Turfgrasses include grass and grass-like plants that are used for ground cover. Turfgrass is often seen on lawns, golf courses, football fields and in other locations where grass acts as a ground cover. Some turfgrass is better suited to one type of growing condition over another. Understanding the differences between turfgrasses can help you make a decision as to which is best grass for your needs.
A deep-rooted turfgrass, Bermuda grass withstands sandy soil and periods of drought. Bermuda grass is dark green and does not grow more than two to three inches tall. The flowers which emerge come up on tiny stalks that look like birds' feet. Bermuda grass is most prevalent in the warm Southern states, and in California, where hot summers can kill most other grasses.
Fescue grasses come in many varieties, but only fine fescues are used for turfgrass. Fescues are cool-season grasses that usually grow in bunches. Since fescues grow in clusters, they must be planted and maintained properly to keep a smooth and level lawn. Red fescue grows smoothly because it uses short, slim rhizomes--underground reaching rootstocks--to propagate the surrounding area. Fescues tolerate shade well, so they are often mixed in with other grass types to supplement growth in shady areas.
St. Augustine Grass
Lawn-maintenance enthusiasts love St. Augustine grass. Though it is native to coastal reasons, many gardeners have adopted growing St. Augustine grass for home lawns for the lush, luxurious look this grass has when it is painstakingly maintained. St. Augustine grass does not take drought well, and warm, humid conditions put St. Augustine at risk of fungal diseases.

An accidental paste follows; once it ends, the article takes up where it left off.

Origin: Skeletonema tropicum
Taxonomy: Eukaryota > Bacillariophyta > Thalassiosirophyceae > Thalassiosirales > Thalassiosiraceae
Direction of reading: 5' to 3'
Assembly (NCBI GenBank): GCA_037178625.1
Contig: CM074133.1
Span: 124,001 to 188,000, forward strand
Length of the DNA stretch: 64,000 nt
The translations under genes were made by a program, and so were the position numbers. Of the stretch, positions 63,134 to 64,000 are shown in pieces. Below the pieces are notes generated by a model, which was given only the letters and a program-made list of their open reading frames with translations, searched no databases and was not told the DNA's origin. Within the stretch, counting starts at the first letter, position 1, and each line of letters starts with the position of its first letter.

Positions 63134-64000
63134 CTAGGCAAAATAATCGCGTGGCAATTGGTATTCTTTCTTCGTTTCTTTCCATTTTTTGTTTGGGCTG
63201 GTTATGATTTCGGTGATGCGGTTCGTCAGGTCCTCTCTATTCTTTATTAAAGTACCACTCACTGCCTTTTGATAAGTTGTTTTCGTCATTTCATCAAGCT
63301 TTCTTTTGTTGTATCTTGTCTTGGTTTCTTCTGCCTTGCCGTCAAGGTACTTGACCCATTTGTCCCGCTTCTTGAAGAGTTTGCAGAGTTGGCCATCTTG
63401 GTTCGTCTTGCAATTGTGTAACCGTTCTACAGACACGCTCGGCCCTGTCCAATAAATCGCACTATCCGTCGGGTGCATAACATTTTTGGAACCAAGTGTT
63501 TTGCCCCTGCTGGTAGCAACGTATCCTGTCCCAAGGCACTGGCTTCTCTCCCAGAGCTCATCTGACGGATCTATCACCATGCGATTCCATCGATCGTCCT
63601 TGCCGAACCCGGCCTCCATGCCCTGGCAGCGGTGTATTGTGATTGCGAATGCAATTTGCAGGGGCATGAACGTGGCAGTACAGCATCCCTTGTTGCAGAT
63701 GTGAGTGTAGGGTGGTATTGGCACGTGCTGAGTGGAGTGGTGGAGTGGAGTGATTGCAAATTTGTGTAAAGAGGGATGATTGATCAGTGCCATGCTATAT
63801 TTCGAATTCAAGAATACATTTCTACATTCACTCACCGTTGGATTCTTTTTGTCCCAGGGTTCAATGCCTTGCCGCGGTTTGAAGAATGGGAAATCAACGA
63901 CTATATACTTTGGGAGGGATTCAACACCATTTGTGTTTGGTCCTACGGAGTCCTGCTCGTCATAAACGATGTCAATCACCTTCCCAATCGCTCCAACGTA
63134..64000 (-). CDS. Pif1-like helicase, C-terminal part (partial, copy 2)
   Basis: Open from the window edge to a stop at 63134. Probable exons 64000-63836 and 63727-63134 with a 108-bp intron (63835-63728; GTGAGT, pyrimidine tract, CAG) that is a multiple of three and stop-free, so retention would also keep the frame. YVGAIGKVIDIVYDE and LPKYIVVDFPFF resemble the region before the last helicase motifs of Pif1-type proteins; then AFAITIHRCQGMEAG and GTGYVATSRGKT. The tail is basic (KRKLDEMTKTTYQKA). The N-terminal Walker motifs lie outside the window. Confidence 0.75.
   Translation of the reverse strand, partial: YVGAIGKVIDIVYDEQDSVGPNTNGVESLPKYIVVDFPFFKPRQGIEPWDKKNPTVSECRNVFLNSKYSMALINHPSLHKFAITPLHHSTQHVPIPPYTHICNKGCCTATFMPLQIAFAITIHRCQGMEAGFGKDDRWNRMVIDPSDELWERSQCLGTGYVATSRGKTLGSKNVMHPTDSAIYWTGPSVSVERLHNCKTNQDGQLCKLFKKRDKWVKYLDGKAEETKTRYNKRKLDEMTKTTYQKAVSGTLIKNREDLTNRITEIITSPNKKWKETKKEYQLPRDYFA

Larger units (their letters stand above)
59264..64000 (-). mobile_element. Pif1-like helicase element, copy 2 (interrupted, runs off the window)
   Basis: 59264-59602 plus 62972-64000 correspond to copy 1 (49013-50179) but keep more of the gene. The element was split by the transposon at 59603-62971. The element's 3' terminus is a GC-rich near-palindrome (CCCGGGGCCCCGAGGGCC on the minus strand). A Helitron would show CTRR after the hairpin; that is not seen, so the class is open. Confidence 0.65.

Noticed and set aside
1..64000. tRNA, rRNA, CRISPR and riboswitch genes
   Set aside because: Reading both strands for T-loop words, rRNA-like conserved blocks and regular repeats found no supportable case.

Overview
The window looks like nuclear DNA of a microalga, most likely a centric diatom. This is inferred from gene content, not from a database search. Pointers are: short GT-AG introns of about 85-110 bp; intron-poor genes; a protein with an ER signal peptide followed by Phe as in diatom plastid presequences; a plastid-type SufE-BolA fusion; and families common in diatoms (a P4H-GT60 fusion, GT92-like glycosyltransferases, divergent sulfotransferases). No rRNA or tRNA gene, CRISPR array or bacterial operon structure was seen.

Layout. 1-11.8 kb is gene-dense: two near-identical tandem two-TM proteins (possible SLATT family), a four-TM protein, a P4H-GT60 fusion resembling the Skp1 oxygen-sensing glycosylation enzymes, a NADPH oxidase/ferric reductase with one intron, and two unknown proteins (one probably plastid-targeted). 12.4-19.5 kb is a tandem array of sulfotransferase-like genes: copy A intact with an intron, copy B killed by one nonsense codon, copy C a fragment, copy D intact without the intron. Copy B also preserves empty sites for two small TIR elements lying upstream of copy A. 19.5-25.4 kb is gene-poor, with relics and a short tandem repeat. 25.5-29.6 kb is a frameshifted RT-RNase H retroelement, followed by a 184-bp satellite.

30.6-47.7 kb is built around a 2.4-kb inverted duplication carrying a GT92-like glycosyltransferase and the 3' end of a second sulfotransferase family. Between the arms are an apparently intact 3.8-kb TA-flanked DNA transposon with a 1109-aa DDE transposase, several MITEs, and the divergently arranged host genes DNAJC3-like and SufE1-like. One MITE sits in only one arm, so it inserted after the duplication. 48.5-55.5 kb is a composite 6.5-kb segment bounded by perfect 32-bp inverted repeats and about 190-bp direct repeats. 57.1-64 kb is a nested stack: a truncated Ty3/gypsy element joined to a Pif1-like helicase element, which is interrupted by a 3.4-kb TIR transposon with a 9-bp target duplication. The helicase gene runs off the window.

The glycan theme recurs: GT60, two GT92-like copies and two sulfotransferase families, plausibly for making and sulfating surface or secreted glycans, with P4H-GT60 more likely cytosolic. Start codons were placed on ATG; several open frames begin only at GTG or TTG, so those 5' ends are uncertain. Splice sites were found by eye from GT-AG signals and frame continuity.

Carpetgrass predominantly grows in the Gulf Coast states of Texas, Louisiana, Alabama, Arkansas and Florida, though it will grow as far north as Virginia, according to Texas A&M University Extension. Carpetgrass can live in sandy soil that is too infertile for many other grasses. It exhibits less drought tolerance than Bermuda grass, but it tolerates wet weather and shade better. Carpetgrass grows seed stalks about every five days and requires frequent mowing to keep a tidy lawn.
Kentucky bluegrass is a cool-season grass that grows best in the fall, winter and spring months, and slows in growth when the weather warms up for the summer. This type of grass grows in most of the United States, but does not do well in the summer in California and Nevada or other states with consistently hot summer temperatures, according to the University of California Integrated Pest Management Program.